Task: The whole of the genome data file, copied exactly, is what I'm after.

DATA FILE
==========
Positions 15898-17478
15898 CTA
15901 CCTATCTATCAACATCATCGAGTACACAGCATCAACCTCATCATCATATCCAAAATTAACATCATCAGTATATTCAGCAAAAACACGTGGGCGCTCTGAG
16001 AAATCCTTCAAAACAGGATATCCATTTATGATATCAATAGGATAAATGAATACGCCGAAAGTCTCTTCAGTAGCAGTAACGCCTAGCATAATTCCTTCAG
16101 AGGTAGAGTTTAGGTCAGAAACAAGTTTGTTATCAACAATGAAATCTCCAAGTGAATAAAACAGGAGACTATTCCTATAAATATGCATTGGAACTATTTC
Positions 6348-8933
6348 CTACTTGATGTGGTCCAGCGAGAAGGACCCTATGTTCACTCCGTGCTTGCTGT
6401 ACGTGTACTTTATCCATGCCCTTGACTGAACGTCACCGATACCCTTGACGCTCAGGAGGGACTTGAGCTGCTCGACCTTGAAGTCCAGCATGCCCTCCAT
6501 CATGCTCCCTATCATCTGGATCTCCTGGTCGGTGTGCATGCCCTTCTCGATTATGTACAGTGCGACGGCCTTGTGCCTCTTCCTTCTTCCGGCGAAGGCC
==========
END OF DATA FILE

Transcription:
Positions 15898-17478
15898 CTA
15901 CCTATCTATCAACATCATCGAGTACACAGCATCAACCTCATCATCATATCCAAAATTAACATCATCAGTATATTCAGCAAAAACACGTGGGCGCTCTGAG
16001 AAATCCTTCAAAACAGGATATCCATTTATGATATCAATAGGATAAATGAATACGCCGAAAGTCTCTTCAGTAGCAGTAACGCCTAGCATAATTCCTTCAG
16101 AGGTAGAGTTTAGGTCAGAAACAAGTTTGTTATCAACAATGAAATCTCCAAGTGAATAAAACAGGAGACTATTCCTATAAATATGCATTGGAACTATTTC
Positions 6348-8933
6348 CTACTTGATGTGGTCCAGCGAGAAGGACCCTATGTTCACTCCGTGCTTGCTGT
6401 ACGTGTACTTTATCCATGCCCTTGACTGAACGTCACCGATACCCTTGACGCTCAGGAGGGACTTGAGCTGCTCGACCTTGAAGTCCAGCATGCCCTCCAT
6501 CATGCTCCCTATCATCTGGATCTCCTGGTCGGTGTGCATGCCCTTCTCGATTATGTACAGTGCGACGGCCTTGTGCCTCTTCCTTCTTCCGGCGAAGGCC